512. Light Emitting Diode Disinfection as Continuous Room Surface Decontamination against Healthcare-Associated Pathogens
Session: Poster Abstract Session: HAI: The Environment
Thursday, October 5, 2017
Room: Poster Hall CD
Background: Continuous disinfection of the hospital surface environment may be ideal for infection prevention since the environmental surfaces are repeatedly contaminated with healthcare-associated pathogens. We used light emitting diode (LED) disinfection technology to investigate its germicidal activity as continuous room decontamination against multidrug-resistant organisms (MDROs) and Clostridium difficile.


Methods: We assessed an overhead LED disinfecting system (Vital Vio, high-intensity narrow-spectrum light, 405 nm wavelength) for five test organisms: methicillin-resistant Staphylococcus aureus (MRSA), vancomycin-resistant enterococci (VRE), MDR-Acinetobacter baumannii, carbapenem-resistant Enterobacteriaceae (CRE) and C. difficile spores. Formica test surfaces were inoculated and spread with an estimated 100-500 CFU of each test organism. Triplicate samples were collected with Rodac plates on the Formica at times 0, 1, 3, 6, 24, 48, 72, and 96 hours in each of the LED treatment and control. Two experimental trials were performed. We fit a mixed effects negative binomial model with a log link to the number of colony forming units (CFUs) of the test organisms. Our primary test was of the three-way interaction of treatment by pathogen by time within the full model, followed by tests of the treatment by time interactions within each of the pathogens.


Results: The change in mean CFUs diverged by treatment over time, but did so differently by organism (p<0.001; Figure 1). Compared to control, the LED treatment led to a significant decline for MRSA (p<0.001), VRE (p<0.001), and MDR-Acinetobacter (p<0.001), but there is insufficient evidence that the treatment made a difference in the mean CFUs of CRE (p=0.40) and C. difficile (p=0.45). It is clear that more rapid and dramatic decreases occur with the LEDs for MRSA, VRE, and MDR-A. baumannii, compared to control. Although higher counts were observed for C. difficile with the treatment, this was not significant.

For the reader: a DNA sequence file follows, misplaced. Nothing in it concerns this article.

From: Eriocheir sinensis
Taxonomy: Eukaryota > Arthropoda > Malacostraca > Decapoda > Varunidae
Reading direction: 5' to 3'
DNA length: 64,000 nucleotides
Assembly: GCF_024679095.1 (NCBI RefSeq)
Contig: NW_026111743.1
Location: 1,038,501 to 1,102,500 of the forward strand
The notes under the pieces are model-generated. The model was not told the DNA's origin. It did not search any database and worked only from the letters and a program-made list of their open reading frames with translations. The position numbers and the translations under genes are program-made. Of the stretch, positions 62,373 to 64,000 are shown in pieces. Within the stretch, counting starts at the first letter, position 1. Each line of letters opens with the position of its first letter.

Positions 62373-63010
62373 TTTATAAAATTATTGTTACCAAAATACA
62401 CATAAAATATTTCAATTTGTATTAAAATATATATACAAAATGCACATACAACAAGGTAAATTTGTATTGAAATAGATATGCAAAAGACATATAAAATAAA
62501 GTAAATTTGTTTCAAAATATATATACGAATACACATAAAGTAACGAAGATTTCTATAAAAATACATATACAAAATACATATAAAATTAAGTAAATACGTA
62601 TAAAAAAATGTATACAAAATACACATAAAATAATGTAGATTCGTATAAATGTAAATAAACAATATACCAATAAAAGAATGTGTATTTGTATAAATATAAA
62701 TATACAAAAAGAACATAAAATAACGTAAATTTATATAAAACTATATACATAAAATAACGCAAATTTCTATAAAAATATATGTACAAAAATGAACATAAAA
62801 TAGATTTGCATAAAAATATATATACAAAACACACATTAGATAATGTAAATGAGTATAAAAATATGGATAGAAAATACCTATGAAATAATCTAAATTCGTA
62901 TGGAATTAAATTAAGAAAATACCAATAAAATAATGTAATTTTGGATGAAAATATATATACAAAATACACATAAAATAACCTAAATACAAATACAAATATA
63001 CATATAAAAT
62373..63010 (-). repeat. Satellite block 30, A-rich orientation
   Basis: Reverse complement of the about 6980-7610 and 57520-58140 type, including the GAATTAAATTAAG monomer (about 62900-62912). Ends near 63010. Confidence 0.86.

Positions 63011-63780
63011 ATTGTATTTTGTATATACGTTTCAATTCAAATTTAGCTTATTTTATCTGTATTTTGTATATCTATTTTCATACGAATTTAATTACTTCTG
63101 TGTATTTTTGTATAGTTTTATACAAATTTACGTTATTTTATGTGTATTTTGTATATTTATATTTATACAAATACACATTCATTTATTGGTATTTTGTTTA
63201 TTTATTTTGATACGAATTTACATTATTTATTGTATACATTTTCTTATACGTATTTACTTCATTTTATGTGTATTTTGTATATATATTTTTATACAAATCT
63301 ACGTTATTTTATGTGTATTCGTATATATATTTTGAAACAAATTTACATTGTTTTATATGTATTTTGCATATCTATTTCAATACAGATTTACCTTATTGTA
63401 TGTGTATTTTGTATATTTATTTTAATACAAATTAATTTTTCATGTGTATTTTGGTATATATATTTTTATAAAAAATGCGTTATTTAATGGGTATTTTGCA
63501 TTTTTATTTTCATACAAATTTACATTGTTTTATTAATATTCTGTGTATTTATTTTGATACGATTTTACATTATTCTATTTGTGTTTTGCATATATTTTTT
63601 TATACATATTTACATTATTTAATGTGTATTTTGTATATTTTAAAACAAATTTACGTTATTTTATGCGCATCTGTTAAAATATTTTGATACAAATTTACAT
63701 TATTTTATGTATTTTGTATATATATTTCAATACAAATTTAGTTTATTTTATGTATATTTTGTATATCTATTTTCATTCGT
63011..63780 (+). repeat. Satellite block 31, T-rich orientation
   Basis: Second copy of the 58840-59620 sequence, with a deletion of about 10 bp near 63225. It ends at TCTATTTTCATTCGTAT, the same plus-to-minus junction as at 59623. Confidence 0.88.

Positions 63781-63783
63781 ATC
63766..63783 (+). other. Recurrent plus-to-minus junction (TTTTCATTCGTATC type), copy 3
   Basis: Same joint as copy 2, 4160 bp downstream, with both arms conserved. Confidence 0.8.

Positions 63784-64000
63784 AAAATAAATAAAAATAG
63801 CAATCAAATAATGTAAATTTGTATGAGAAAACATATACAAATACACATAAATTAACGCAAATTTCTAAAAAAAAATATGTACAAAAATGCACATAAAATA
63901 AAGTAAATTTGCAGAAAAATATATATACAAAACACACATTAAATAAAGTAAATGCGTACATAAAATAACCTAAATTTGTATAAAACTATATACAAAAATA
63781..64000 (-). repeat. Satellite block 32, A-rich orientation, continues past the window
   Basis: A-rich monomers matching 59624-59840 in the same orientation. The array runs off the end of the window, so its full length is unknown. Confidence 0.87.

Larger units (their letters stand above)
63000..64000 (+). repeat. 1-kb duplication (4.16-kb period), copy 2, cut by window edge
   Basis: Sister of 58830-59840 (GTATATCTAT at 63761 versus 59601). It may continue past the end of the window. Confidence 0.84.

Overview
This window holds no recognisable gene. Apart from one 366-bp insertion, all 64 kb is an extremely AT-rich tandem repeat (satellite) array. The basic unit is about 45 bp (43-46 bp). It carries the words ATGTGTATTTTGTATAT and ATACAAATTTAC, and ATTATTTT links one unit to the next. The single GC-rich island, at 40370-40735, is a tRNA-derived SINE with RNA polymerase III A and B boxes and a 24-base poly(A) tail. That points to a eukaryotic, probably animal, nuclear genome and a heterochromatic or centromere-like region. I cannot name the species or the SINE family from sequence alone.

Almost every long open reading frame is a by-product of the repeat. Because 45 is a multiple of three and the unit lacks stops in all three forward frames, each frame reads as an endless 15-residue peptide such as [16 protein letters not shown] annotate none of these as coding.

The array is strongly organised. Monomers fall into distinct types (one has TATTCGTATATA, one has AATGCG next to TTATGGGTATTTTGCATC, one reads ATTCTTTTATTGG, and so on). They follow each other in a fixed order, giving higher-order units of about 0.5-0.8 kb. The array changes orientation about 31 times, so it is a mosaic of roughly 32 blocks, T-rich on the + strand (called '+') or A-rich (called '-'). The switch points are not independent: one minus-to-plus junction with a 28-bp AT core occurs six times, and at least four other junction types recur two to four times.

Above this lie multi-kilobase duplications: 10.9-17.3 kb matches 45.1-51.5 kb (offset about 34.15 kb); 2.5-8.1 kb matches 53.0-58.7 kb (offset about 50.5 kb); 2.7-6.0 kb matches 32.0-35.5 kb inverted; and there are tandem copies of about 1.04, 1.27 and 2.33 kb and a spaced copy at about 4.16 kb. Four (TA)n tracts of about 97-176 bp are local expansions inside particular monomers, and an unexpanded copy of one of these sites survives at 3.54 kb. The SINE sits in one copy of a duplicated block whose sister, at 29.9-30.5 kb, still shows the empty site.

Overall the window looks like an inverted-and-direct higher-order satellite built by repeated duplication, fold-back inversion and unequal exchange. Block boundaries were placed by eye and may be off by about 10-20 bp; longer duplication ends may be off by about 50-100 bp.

Conclusion: Our study demonstrated germicidal inactivation of some healthcare-associated pathogens (i.e., MRSA, VRE, MDR-Acinetobacter) with the continuous LED disinfection. This technology may have promise for decontamination of the healthcare environment.



William A. Rutala, PhD, MPH1,2, Hajime Kanamori, MD, PhD, MPH1, Maria Gergen, MT (ASCP)2, Jeffrey Laux, PhD3, Emily Sickbert-Bennett, PhD, MS1, Deverick Anderson, MD, MPH, FSHEA, FIDSA4, Daniel Sexton, MD, FIDSA, FSHEA5 and David J. Weber, MD, MPH6, (1)Division of Infectious Diseases, University of North Carolina School of Medicine, Chapel Hill, NC, (2)Hospital Epidemiology, University of North Carolina Health Care, Chapel Hill, NC, (3)North Carolina Translational and Clinical Sciences Institute, Chapel Hill, NC, (4)Duke Center for Antimicrobial Stewardship and Infection Prevention, Durham, NC, (5)Duke Antimicrobial Stewardship Outreach Network, Durham, NC, (6)Medicine, Pediatrics, Epidemiology, University of North Carolina, School of Public Health, Chapel Hill, NC


W. A. Rutala, None

H. Kanamori, None

M. Gergen, None

J. Laux, None

E. Sickbert-Bennett, None

D. Anderson, None

D. Sexton, Centers for Disease Control and Prevention: Grant Investigator , Grant recipient
Centers for Disease Control and Prevention Foundation: Grant Investigator , Grant recipient
UpToDate: Collaborator , Royalty Recipient

D. J. Weber, PDI: Consultant , Consulting fee

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